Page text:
"Double Vision" is the only way to continue the discussion.  In Miroslov Volf's book, The End of Memory, the author describes what he says is "double vision"; imaginatively entering the the experience of another before claiming to understand.  While I believe this is crucial for those committed to learning in general, it is also key for anyone committed to reconciliation.  On the topic of colorblindness it is key for blacks to do this to create space for patience for their white brothers and sisters, giving us time in the dialogue to learn.  For whites, this double vision is important because in it they will find out that black folks are right.  

In my personal experience, the importance of my African-American friends giving me space to understand this has been indescribably important.  I have been blessed by these friends in that they have allowed me this benefit of the doubt:  I was genuinely attempting to move away from racism of earlier family members and oblivious to white privilege (this is another entire topic and something that my black friends have helped me to see).   Many, if not most, blacks (in my experience) believe that any white person claiming to be unaware of the racism of colorblindness and the reality of white privilege is disingenuous at best, and -- more likely--  simply lying.  Those who have chosen to enter in to conversation are often worn out by this process of allowing whites this space and even trying to help us.  Ed Gilbreath's book Reconciliation Blues will help with insight on this topic. 

The reality is that this posting shouldn't waste time trying to make the argument to blacks to give us space.  The primary argument that I need to present is this:  Blacks are right, colorblindness is tantamount to ignoring discrimination, racism, prejudice and white privilege.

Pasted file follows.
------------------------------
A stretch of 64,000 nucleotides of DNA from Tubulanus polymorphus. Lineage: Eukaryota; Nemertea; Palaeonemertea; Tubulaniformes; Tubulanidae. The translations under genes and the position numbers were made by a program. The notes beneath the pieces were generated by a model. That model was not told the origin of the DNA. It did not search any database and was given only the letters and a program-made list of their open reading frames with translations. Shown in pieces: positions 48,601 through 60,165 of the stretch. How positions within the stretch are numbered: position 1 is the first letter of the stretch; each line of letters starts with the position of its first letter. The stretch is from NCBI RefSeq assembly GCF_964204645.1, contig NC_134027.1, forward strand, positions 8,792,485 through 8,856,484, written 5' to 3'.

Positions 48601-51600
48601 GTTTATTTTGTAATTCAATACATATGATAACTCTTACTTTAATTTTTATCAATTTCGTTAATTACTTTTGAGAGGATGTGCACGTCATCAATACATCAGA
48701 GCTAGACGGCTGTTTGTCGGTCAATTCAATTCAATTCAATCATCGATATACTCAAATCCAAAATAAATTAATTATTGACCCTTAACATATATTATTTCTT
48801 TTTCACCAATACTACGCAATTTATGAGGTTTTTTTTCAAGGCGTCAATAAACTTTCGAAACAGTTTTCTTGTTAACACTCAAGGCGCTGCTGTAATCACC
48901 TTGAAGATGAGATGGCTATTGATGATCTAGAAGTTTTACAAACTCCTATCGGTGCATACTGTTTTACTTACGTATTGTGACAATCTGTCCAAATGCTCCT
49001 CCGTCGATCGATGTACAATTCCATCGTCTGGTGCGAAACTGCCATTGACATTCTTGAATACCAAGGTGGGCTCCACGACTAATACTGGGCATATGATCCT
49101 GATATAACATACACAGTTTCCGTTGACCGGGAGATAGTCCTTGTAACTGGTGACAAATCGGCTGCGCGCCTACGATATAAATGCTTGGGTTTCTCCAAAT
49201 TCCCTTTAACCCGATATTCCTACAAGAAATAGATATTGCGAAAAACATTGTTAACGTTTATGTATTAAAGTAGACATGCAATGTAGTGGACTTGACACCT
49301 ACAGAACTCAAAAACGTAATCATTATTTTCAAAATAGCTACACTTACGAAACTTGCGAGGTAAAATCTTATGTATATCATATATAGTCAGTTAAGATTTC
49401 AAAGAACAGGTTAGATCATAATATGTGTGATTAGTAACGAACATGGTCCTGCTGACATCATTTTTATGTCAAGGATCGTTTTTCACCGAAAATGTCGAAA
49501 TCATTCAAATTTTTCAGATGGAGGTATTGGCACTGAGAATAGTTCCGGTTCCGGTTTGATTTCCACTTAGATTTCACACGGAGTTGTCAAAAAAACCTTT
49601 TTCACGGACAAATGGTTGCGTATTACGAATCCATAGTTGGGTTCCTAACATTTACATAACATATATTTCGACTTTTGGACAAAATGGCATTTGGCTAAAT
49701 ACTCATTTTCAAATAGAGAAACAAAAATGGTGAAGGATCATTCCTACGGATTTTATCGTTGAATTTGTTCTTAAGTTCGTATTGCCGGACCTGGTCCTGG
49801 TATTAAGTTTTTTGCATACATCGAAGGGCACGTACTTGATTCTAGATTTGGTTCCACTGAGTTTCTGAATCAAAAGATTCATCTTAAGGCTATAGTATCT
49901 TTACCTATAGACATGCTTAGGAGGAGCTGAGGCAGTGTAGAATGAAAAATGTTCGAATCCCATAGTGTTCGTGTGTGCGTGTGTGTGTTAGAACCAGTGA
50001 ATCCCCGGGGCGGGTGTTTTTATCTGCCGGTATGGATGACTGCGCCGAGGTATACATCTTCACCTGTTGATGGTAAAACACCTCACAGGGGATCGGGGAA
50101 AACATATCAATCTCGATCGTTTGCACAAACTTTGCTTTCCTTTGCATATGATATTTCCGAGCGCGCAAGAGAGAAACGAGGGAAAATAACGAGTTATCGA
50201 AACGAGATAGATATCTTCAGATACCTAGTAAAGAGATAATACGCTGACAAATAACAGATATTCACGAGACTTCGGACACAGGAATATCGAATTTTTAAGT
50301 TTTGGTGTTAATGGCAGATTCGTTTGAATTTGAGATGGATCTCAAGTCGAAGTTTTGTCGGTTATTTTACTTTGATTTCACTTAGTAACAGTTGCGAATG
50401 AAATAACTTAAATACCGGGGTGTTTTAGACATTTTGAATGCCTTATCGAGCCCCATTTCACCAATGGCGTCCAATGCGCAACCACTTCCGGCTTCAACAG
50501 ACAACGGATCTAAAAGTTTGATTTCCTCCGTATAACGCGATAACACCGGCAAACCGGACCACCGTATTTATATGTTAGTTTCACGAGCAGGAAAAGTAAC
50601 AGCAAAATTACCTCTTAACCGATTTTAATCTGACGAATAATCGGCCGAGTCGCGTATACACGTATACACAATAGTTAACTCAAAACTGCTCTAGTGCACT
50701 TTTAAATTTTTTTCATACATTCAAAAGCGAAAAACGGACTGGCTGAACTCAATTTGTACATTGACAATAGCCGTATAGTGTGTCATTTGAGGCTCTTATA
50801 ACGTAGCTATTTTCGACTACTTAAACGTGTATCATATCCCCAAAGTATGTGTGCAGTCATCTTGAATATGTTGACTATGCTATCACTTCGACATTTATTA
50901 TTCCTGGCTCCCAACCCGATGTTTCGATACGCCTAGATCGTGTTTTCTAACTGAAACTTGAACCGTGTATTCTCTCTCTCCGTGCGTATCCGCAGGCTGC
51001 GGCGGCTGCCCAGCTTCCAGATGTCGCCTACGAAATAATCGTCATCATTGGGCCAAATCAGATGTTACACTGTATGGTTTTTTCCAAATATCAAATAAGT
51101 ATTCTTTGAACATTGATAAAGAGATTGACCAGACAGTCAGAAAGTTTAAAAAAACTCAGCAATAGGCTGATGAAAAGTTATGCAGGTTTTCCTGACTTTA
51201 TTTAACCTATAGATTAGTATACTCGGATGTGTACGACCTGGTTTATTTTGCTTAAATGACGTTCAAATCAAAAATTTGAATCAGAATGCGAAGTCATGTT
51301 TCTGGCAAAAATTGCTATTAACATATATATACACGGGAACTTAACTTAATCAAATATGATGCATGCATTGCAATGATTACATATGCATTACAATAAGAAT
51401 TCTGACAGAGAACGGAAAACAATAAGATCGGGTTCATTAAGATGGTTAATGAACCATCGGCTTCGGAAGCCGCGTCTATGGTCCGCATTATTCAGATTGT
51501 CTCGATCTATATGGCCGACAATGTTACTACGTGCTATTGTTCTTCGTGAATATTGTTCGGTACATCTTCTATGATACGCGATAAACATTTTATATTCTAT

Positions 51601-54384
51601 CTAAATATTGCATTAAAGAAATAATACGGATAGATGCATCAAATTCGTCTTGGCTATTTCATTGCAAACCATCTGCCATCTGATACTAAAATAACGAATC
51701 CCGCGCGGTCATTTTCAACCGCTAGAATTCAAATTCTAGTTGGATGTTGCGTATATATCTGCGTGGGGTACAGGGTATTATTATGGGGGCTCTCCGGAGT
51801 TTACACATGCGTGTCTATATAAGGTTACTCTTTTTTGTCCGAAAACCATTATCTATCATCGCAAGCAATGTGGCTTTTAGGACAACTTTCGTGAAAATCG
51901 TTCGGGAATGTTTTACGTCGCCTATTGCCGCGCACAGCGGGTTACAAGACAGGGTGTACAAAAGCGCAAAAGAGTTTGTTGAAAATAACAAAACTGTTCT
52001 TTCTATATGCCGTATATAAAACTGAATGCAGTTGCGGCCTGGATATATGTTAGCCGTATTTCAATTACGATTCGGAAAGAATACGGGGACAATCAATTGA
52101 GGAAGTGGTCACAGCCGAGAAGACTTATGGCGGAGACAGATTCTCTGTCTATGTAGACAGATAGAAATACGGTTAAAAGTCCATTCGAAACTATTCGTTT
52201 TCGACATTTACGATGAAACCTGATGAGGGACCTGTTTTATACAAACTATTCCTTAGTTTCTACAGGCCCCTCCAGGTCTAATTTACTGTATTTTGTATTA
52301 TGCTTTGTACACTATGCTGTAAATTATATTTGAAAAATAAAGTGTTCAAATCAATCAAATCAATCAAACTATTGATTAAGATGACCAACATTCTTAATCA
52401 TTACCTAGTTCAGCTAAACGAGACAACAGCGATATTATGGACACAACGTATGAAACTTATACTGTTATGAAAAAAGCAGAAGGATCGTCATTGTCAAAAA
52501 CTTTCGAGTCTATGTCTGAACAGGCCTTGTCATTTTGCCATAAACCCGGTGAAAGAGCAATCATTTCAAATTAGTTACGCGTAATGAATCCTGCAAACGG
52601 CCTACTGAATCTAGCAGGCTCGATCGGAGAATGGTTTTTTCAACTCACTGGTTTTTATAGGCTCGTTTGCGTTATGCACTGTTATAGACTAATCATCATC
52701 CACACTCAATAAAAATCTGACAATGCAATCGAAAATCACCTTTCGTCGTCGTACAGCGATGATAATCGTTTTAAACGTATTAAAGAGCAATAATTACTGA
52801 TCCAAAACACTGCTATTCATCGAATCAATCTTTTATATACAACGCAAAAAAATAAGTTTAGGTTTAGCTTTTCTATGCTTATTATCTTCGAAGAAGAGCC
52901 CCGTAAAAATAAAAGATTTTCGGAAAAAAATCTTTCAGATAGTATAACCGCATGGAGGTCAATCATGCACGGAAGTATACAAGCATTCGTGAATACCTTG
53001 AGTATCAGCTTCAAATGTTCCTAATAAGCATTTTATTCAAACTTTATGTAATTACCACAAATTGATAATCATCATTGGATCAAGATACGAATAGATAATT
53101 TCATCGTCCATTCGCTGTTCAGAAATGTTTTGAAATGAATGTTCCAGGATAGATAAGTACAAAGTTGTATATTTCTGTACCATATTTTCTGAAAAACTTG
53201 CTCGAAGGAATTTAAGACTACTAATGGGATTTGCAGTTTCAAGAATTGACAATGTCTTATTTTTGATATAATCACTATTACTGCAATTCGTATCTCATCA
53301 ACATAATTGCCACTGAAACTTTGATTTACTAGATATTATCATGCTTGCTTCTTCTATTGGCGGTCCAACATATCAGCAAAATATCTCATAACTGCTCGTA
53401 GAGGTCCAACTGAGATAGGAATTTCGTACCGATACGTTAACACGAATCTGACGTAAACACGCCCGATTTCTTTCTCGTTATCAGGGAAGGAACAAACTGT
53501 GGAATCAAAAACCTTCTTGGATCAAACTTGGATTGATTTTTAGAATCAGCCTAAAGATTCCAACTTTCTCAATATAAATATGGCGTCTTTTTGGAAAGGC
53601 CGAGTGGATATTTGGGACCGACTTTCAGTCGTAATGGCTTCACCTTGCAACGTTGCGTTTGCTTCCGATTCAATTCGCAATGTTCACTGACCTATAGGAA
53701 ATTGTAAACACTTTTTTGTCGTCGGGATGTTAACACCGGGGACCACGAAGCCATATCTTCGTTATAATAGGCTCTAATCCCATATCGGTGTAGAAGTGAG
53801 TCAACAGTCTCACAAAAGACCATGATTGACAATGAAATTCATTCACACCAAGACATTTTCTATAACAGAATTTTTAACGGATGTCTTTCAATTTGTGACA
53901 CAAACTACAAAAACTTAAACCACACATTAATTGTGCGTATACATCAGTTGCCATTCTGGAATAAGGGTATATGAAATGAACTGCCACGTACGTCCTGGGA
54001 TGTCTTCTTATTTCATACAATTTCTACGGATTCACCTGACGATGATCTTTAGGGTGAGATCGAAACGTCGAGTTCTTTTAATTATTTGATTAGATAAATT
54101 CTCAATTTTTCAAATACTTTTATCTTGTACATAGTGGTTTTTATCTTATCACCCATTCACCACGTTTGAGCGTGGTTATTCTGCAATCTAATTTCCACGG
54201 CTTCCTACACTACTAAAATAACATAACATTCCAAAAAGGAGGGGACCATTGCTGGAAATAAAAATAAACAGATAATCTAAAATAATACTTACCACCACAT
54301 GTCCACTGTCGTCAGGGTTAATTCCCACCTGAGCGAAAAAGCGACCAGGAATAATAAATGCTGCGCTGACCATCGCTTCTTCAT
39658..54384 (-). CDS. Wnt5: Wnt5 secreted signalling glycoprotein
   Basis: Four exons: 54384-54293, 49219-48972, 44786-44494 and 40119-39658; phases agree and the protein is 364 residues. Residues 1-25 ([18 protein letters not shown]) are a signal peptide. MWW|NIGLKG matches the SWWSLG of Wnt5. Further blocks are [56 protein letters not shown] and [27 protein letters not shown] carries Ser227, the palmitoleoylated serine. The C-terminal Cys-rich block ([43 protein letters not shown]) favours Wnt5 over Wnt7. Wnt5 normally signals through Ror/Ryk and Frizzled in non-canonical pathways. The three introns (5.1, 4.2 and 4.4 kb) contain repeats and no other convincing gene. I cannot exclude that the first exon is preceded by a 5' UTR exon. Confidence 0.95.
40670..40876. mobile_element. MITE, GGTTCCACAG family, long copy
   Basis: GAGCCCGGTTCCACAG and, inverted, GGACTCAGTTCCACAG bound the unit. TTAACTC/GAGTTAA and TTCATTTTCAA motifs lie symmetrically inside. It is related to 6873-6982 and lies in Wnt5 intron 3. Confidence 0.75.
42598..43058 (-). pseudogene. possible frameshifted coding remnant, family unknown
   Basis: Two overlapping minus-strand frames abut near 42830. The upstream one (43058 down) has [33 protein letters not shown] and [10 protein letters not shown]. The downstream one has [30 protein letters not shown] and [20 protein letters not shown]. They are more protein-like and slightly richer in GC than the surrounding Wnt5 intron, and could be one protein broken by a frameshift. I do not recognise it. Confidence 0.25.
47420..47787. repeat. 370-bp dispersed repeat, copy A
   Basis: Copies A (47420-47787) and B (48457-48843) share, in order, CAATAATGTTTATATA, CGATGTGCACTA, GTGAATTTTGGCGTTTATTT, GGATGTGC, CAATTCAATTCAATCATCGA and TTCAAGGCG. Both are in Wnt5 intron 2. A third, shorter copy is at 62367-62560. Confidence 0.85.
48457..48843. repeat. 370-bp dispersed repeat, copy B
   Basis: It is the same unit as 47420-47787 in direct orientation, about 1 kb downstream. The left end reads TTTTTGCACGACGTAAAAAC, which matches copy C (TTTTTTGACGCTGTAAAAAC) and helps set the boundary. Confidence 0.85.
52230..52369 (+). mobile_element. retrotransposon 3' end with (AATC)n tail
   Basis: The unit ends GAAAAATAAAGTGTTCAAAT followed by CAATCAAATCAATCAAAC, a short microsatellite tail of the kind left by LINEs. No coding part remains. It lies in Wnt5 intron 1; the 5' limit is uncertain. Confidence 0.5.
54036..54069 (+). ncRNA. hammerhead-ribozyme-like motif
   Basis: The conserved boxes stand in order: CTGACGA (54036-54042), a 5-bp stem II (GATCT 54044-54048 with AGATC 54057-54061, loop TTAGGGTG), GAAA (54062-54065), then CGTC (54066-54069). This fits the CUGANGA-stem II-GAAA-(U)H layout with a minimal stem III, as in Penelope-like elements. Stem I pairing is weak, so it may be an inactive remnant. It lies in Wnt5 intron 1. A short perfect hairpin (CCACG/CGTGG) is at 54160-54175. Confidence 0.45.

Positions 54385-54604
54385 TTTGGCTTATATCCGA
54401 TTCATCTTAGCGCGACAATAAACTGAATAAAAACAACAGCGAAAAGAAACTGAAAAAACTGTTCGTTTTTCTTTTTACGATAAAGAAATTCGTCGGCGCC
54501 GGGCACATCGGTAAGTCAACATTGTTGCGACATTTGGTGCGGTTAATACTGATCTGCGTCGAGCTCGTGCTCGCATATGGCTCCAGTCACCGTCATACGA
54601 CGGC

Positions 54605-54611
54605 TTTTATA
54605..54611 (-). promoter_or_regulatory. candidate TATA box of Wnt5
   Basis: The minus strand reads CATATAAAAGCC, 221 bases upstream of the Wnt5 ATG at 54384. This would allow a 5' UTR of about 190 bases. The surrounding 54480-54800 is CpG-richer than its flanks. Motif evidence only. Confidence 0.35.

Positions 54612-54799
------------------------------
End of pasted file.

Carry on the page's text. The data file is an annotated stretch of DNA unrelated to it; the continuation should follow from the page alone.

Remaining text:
So to understand the topic, whites need an entire education.  They need an entire experiential set of lessons that are far removed from daily life.  Race is strictly an optional topic for whites.  Racial privilege is not understood.  

Racism is understood in white community as something that is what one person does to another person.  Since they haven't seen their parents enslave someone, or use the N word, or crack jokes, they assume racism doesn't exist. 

In the white evangelical community this is exacerbated by our understanding of sin in the same way:  we understand sin primarily as something one person does to another (or against God).  We basically ignore the biblical concept that groups of people sin against other groups.  Our individualistic notion of sin makes it all the harder to understand racism as experienced regularly by our non-white brothers and sisters.  

The black (and other "minority") experience is totally unfamiliar to most whites.  We either don't know anyone who personally deals with this regularly, or those we know don't talk about it (often because we don't believe it and are therefore unwilling to really listen).  

As W.E.B. Dubois and others have noted, blacks have almost no need to be educated about the white experience.  But whites know almost nothing of the black experience.  So when coming to the topic of colorblindness I can only ask my black brothers and sisters for patience.  I have to ask my white brothers and sisters to become students.  

For all of us interested in reconciliation be have to apply the wisdom of James in being "quick to listen, slow to speak, and slow to anger".  

Wednesday, March 12, 2008

What does Purdue, Judson, Southern Indiana and Montana have in common?

We are now just over half way through our Bridge Builders week here at Sunshine.  I have been enjoying one of our larger groups (46 folks) spending time learning, listening, experiencing and serving here in the city.  We have colleges from 3 campuses listed above, plus a church from Montana here.

I've been doing most of the teaching but at the moment had to take a night out with a cold that I'm fighting that has been getting worse all week.  For those of you who read this regularly please pray for the health of the group and of my family.  Between colds going around and days that last sometimes from 7am until 1am, the days get a little long!

I am continually amazed at the way I learn each a week a bit more about God's love and patience for us.  I was reminded today about Romans 2:4 which says that it is the kindness of God that leads us to repentance.

Monday, March 3, 2008

Am I a saint or a communist?

When I feed the poor, they call me a saint.  When I ask why the poor are poor, they call me a communist"

Martyred Nicaraguan church Bishop, Oscar Romero as quoted in "Deep Justice in a Broken World".  p17.